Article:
You are currently browsing the tag archive for the ‘Anglo-Norman’ tag.

A shackle for the wrist or ankle, usually plural “manacles.” Anglo-Norman “manicle” < Latin “manicula”=plough-handle < “manus”=hand.

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A disturbance, noisy quarrel, or brawl; a fight, skirmish, conflict. Anglo-Norman “affray” < to quarrel or startle < Latin “affraiare”=to alarm, frighten.

A kind of soft woven fabric, typically made of wool or cotton and slightly milled and raised. Uncertain origin, possibly Anglo-Norman diminutive of Old French “flaine”=blanket or coverlet.

Take up and support a belief and/or a cause : become attached to. Anglo-Norman “espouser”=to marry, to associate or ally with someone or something < Latin “sponsare”=to wed < “spondere”=to pledge, promise.

General name for something that can be bought and sold, often a raw material. Anglo-Norman “commoditee”=product < Latin “commodiosus”=useful, profitable.

Engaged in deep or serious thought. Anglo-Norman “pensif”=thoughtful < Latin “pensare”=to weigh, ponder, think < “pendare”=to weigh, consider.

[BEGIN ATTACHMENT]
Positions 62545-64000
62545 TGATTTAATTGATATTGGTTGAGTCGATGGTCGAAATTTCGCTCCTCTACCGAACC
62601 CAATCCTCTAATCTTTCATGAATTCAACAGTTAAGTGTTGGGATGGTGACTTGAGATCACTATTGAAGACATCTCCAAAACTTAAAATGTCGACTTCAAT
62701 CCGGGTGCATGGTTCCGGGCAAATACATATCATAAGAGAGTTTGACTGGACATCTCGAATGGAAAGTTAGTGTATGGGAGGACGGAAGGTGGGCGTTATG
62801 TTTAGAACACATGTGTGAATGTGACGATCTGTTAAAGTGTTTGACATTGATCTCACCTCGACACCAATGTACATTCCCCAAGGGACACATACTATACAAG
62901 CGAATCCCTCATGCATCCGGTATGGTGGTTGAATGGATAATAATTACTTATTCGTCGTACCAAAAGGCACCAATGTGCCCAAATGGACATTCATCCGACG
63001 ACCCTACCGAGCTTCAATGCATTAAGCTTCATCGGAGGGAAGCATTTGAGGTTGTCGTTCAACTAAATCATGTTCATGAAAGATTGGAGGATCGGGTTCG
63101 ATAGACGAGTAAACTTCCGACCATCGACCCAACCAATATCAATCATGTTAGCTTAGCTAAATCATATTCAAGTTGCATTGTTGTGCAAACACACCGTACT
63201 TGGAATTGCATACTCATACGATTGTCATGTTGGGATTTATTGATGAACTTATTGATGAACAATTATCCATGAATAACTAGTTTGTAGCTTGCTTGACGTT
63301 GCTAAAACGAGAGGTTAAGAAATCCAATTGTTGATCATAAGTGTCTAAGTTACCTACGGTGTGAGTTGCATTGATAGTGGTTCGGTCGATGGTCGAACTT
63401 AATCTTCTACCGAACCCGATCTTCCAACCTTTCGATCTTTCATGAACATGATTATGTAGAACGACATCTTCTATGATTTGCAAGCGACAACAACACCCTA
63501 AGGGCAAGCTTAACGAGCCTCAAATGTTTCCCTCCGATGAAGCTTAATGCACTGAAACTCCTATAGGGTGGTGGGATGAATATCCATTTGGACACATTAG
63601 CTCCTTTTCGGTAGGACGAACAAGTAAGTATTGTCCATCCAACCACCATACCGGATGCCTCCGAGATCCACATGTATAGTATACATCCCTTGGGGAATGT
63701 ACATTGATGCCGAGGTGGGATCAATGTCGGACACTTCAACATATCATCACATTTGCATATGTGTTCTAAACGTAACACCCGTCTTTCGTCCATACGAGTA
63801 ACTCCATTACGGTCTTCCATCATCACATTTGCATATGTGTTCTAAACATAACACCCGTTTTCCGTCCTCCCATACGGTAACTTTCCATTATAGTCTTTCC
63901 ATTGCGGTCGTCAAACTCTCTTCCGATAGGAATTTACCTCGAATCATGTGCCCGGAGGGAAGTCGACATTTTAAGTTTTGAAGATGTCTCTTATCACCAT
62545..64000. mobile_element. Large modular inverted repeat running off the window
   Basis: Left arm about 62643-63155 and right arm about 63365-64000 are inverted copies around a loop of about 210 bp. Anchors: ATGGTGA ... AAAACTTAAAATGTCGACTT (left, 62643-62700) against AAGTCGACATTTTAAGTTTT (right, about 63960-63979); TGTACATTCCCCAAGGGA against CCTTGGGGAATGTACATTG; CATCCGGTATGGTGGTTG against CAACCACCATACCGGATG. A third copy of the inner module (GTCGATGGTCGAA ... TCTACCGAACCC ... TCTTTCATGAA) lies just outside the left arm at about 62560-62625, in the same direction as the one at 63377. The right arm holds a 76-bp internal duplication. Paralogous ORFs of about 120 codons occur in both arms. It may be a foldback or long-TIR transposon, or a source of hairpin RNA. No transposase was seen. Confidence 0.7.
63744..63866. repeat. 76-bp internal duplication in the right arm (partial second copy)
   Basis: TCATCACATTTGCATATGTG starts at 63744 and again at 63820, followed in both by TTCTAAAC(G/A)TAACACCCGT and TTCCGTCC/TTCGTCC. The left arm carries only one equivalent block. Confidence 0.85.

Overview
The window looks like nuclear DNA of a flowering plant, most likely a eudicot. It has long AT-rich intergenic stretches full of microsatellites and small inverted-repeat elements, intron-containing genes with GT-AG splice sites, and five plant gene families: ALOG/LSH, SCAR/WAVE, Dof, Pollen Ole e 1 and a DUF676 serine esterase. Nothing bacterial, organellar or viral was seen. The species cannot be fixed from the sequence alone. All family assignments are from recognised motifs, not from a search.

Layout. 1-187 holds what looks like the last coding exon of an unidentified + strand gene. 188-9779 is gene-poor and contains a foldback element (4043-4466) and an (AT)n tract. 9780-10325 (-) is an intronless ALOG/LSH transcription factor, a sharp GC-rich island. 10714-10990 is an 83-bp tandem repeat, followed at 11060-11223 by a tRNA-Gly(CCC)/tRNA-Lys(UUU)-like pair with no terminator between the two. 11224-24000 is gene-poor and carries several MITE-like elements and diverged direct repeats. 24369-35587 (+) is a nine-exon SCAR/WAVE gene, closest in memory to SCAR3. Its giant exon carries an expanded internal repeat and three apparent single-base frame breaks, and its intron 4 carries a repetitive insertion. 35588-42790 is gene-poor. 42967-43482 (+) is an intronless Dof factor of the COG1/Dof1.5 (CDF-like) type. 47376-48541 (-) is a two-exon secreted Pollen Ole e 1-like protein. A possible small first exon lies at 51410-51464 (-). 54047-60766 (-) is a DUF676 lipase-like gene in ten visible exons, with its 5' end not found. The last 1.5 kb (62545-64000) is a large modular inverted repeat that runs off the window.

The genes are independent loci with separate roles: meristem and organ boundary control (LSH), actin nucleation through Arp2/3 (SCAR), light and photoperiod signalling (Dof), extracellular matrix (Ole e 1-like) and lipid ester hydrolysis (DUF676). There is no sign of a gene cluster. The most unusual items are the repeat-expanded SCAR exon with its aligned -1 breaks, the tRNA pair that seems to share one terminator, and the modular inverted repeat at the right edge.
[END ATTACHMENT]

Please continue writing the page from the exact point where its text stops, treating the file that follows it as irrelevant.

Related to, or looking like, pigs. Anglo-Norman/Middle French “porcin”=of a pig < Latin “porcinus” < “porcus”=pig + “-ine”=suffix meaning “referring to.”

To public abuse, ridicule, or defame someone; to subject to abuse or humiliation. Anglo-Norman “pilori”=a wooden frame with holes for someone‚Äôs head and hands to be locked into < Latin “pila”=pillar + “-ory”=noun-forming suffix.

An amount that is too much or more than you need. Anglo-Norman “surfeit”=excess < Old French “sorfait” < “sur”=above, excess + “faire”=to do.

Behavior, especially by children, that causes trouble or damage, but no serious harm. Anglo-Norman “meschef”=misfortune, trouble < “mes”=wrong + “chever”=to reach an end.

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